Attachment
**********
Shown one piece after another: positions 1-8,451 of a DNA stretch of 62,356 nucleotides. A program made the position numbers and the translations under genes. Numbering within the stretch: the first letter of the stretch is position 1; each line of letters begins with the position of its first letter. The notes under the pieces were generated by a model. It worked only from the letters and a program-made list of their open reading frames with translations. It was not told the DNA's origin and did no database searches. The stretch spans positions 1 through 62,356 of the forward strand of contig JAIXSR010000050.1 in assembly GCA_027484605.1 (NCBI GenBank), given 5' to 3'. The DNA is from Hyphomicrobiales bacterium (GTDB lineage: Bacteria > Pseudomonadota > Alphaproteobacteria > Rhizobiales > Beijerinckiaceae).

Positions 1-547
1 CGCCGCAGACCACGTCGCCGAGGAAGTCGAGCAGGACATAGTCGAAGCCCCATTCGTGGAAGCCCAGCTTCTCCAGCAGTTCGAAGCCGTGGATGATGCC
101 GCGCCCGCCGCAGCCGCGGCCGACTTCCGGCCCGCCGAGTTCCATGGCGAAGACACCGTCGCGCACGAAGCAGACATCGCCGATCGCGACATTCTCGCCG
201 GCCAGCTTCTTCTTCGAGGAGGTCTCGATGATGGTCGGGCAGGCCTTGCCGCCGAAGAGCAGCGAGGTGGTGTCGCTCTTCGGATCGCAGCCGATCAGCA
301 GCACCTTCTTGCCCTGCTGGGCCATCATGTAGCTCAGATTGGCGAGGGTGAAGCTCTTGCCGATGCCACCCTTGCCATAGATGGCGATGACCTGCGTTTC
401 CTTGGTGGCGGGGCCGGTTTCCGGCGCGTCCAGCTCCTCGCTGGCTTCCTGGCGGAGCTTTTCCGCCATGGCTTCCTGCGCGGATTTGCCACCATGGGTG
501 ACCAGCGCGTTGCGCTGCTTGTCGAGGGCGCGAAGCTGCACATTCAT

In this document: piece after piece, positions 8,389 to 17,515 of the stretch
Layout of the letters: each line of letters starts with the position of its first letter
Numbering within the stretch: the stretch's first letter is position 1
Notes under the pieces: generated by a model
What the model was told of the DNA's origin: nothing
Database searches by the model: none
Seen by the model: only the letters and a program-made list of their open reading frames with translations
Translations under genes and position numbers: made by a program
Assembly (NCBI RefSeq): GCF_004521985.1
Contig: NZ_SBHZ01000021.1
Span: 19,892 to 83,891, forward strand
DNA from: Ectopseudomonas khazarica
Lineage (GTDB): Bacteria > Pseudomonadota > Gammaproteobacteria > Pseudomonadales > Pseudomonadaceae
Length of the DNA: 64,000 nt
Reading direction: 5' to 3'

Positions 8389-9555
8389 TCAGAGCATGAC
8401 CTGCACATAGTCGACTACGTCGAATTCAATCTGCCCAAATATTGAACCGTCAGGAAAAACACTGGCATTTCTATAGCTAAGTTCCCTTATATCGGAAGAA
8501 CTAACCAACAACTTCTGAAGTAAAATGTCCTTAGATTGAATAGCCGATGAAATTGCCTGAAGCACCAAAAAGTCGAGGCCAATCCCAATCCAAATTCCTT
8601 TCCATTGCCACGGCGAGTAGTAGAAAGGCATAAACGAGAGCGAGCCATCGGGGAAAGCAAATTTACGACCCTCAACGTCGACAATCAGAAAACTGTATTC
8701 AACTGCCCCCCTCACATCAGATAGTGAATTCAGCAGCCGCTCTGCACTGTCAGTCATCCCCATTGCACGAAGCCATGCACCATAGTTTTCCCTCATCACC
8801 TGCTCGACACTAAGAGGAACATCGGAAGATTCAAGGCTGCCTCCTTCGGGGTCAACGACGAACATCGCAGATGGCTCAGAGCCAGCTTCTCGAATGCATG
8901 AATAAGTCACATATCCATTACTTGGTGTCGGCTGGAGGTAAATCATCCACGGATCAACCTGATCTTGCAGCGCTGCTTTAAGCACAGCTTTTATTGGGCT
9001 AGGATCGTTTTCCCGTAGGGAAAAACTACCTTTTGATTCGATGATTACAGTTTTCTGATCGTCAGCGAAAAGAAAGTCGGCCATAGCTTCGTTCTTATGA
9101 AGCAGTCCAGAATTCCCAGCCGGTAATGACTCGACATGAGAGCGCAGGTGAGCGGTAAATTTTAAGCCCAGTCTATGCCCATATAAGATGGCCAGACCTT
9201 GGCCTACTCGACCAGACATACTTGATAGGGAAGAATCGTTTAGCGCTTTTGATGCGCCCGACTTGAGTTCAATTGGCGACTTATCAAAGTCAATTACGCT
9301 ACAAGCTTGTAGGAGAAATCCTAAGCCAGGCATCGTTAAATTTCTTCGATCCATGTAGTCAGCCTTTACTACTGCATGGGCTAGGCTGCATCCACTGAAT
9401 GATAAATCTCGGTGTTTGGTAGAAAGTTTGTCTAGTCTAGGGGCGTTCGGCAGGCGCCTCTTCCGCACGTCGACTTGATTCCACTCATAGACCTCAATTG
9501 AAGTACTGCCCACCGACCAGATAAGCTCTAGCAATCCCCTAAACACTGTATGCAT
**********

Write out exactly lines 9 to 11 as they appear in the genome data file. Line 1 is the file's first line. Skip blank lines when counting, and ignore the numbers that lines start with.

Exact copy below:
In this document: piece after piece, positions 8,389 to 17,515 of the stretch
Layout of the letters: each line of letters starts with the position of its first letter
Numbering within the stretch: the stretch's first letter is position 1